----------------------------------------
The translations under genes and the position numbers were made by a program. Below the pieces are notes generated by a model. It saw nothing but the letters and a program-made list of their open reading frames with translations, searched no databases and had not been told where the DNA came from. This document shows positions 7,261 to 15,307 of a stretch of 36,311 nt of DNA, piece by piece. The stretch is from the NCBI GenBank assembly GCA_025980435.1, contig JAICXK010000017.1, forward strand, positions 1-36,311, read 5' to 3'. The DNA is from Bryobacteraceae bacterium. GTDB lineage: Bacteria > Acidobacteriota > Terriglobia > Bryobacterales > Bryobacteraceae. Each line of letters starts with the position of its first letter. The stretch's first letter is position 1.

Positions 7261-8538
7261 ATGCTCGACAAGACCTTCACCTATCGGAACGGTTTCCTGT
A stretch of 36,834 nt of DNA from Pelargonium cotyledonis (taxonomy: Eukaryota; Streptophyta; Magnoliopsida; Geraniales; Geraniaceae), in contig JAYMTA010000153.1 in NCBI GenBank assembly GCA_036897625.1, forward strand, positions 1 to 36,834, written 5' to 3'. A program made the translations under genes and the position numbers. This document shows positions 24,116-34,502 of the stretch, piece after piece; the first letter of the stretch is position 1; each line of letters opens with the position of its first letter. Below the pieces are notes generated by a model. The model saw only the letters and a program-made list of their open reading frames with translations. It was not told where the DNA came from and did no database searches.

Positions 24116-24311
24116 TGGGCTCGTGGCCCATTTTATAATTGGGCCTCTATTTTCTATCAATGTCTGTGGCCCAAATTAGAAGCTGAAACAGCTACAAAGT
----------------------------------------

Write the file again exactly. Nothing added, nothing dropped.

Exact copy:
The translations under genes and the position numbers were made by a program. Below the pieces are notes generated by a model. It saw nothing but the letters and a program-made list of their open reading frames with translations, searched no databases and had not been told where the DNA came from. This document shows positions 7,261 to 15,307 of a stretch of 36,311 nt of DNA, piece by piece. The stretch is from the NCBI GenBank assembly GCA_025980435.1, contig JAICXK010000017.1, forward strand, positions 1-36,311, read 5' to 3'. The DNA is from Bryobacteraceae bacterium. GTDB lineage: Bacteria > Acidobacteriota > Terriglobia > Bryobacterales > Bryobacteraceae. Each line of letters starts with the position of its first letter. The stretch's first letter is position 1.

Positions 7261-8538
7261 ATGCTCGACAAGACCTTCACCTATCGGAACGGTTTCCTGT
A stretch of 36,834 nt of DNA from Pelargonium cotyledonis (taxonomy: Eukaryota; Streptophyta; Magnoliopsida; Geraniales; Geraniaceae), in contig JAYMTA010000153.1 in NCBI GenBank assembly GCA_036897625.1, forward strand, positions 1 to 36,834, written 5' to 3'. A program made the translations under genes and the position numbers. This document shows positions 24,116-34,502 of the stretch, piece after piece; the first letter of the stretch is position 1; each line of letters opens with the position of its first letter. Below the pieces are notes generated by a model. The model saw only the letters and a program-made list of their open reading frames with translations. It was not told where the DNA came from and did no database searches.

Positions 24116-24311
24116 TGGGCTCGTGGCCCATTTTATAATTGGGCCTCTATTTTCTATCAATGTCTGTGGCCCAAATTAGAAGCTGAAACAGCTACAAAGT